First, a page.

of denture use (approximately 2Æ5 mg g)1: Fig. 1, Table 3). Moreover, the elution volume exceeded 3Æ5 mg g)1 in nine specimens obtained from dentures used for periods between 7 and 10 years (Fig. 1), and these nine dentures were the same as the dentures in which the elution of MMA exceeded 10 mg g)1 (Fig. 1).

Discussion
Methyl methacrylate (MMA) analysed in the present study is the principal ingredient of the resin monomer in the acrylic denture base, and DME and HQ are contained in the monomer as a cross-linking agent and inhibitor (or stabilizer), respectively (2, 3, 11). BPO, meanwhile, is contained as an initiator in the polymer of heat-curing acryl resin (2, 11, 14). Formaldehyde (FMA) is not an essential ingredient of acrylic resin, but the elution of FMA from acrylic base resin has been reported (16). FMA can be produced in the initial, inhibition phase of the polymerization process as a primary oxidant product. FMA can also be formed as a decomposition product of oxygen–MMA copolymer, or as an oxidation product of residual monomeric MMA in the polymerized denture base material (14). BA and MB are also decomposition products of BPO, and the former has been detected in water (11) and methanol (7, 17), and the latter in the methanol (7) in which dentures had been immersed. Therefore, MB cannot be excluded from the list of analysed substances when assessing the content of BPO. The results of the present study showed that the elution of MMA, FMA, HQ, BPO and MB decrease in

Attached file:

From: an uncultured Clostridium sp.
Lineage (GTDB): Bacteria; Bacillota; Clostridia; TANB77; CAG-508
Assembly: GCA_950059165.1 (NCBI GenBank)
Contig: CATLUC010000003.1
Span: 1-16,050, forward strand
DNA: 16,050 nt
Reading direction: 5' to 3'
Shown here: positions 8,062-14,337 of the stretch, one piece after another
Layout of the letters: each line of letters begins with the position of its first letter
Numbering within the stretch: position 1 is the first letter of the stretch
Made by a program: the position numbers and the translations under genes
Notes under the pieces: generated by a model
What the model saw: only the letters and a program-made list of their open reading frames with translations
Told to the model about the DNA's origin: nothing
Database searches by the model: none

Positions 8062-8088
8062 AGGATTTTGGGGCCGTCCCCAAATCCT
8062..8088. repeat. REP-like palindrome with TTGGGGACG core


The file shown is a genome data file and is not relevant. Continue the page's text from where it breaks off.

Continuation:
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correlation to the number of years of denture use. On the contrary, however, the elution of BA, which is a decomposition product of BPO, increased with time. This disparity may be attributable to the fact that (i) the resin polymers manufactured over 10 years ago contained more BPO than those manufactured recently, or (ii) the resin underwent qualitative changes as a result of long-term use, i.e. changes involving an increase in the decomposition and elution of BPO. However, it is beyond the scope of this study to speculate as to which possibility is supported by the present results. The nine dentures (used for periods between 7 and 10 years) in which high levels of MMA and BA elution were observed (Fig. 1) all had a history of repair using self-curing acrylic resin. The elution of MMA and BA is known to be higher in self-curing resin than in heatcuring acrylic resin (11). Thus, the high-level elution of MMA and BA observed in some of the dentures in the present study is thought to be due primarily to the influence of the self-curing acrylic resin used in denture repair. However, as we could not precisely determine whether self-curing resin was contained in the immersed specimens used in the present study, we cannot rule out the influence of factors such as differences among heat-curing acrylic resins made by different manufacturers, differing polymerization techniques (11, 18) and differing methods of denture management after polymerization. As regards the BA, it is reasonable to surmise that its elution volume when the denture is in contact with saliva in the oral cavity will be lower than that observed in the present study, since the BPO eluted from resin immersed in methanol solution decomposes into BA and MB (7). Within the scope of the present study, it is not possible to establish an exact standard value for the minimum amount of the analysed chemical ingredients necessary to induce an allergic reaction. However, our results indicate that purported allergens exist in the resin base and can be eluted into the oral cavity, even in patients using an old denture for a period of nearly 30 years. The clinician cannot, therefore, assure a patient that a resin-base denture used for many years will not induce a resin allergy.